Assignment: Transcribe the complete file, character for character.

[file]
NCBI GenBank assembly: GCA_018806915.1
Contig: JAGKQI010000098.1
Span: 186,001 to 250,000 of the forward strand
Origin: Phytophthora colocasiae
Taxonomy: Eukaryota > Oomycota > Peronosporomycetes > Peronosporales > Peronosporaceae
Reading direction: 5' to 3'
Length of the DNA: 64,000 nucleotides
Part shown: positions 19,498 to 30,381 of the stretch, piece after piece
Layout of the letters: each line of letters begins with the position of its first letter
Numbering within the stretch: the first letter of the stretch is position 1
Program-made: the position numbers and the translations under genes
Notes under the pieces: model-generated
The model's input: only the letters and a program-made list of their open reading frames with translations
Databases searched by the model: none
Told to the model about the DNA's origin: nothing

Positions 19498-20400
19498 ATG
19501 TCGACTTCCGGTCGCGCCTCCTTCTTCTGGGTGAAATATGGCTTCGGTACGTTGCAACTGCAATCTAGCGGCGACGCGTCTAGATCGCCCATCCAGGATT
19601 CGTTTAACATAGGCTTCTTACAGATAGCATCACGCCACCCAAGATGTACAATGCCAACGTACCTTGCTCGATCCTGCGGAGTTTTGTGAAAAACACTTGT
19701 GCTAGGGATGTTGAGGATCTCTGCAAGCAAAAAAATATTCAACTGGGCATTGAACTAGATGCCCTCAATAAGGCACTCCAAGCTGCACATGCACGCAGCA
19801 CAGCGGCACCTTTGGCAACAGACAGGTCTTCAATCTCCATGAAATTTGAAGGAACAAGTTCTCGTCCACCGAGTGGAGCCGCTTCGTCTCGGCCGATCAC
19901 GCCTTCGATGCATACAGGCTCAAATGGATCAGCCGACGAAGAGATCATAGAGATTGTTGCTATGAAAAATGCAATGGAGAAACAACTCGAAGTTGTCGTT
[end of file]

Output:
NCBI GenBank assembly: GCA_018806915.1
Contig: JAGKQI010000098.1
Span: 186,001 to 250,000 of the forward strand
Origin: Phytophthora colocasiae
Taxonomy: Eukaryota > Oomycota > Peronosporomycetes > Peronosporales > Peronosporaceae
Reading direction: 5' to 3'
Length of the DNA: 64,000 nucleotides
Part shown: positions 19,498 to 30,381 of the stretch, piece after piece
Layout of the letters: each line of letters begins with the position of its first letter
Numbering within the stretch: the first letter of the stretch is position 1
Program-made: the position numbers and the translations under genes
Notes under the pieces: model-generated
The model's input: only the letters and a program-made list of their open reading frames with translations
Databases searched by the model: none
Told to the model about the DNA's origin: nothing

Positions 19498-20400
19498 ATG
19501 TCGACTTCCGGTCGCGCCTCCTTCTTCTGGGTGAAATATGGCTTCGGTACGTTGCAACTGCAATCTAGCGGCGACGCGTCTAGATCGCCCATCCAGGATT
19601 CGTTTAACATAGGCTTCTTACAGATAGCATCACGCCACCCAAGATGTACAATGCCAACGTACCTTGCTCGATCCTGCGGAGTTTTGTGAAAAACACTTGT
19701 GCTAGGGATGTTGAGGATCTCTGCAAGCAAAAAAATATTCAACTGGGCATTGAACTAGATGCCCTCAATAAGGCACTCCAAGCTGCACATGCACGCAGCA
19801 CAGCGGCACCTTTGGCAACAGACAGGTCTTCAATCTCCATGAAATTTGAAGGAACAAGTTCTCGTCCACCGAGTGGAGCCGCTTCGTCTCGGCCGATCAC
19901 GCCTTCGATGCATACAGGCTCAAATGGATCAGCCGACGAAGAGATCATAGAGATTGTTGCTATGAAAAATGCAATGGAGAAACAACTCGAAGTTGTCGTT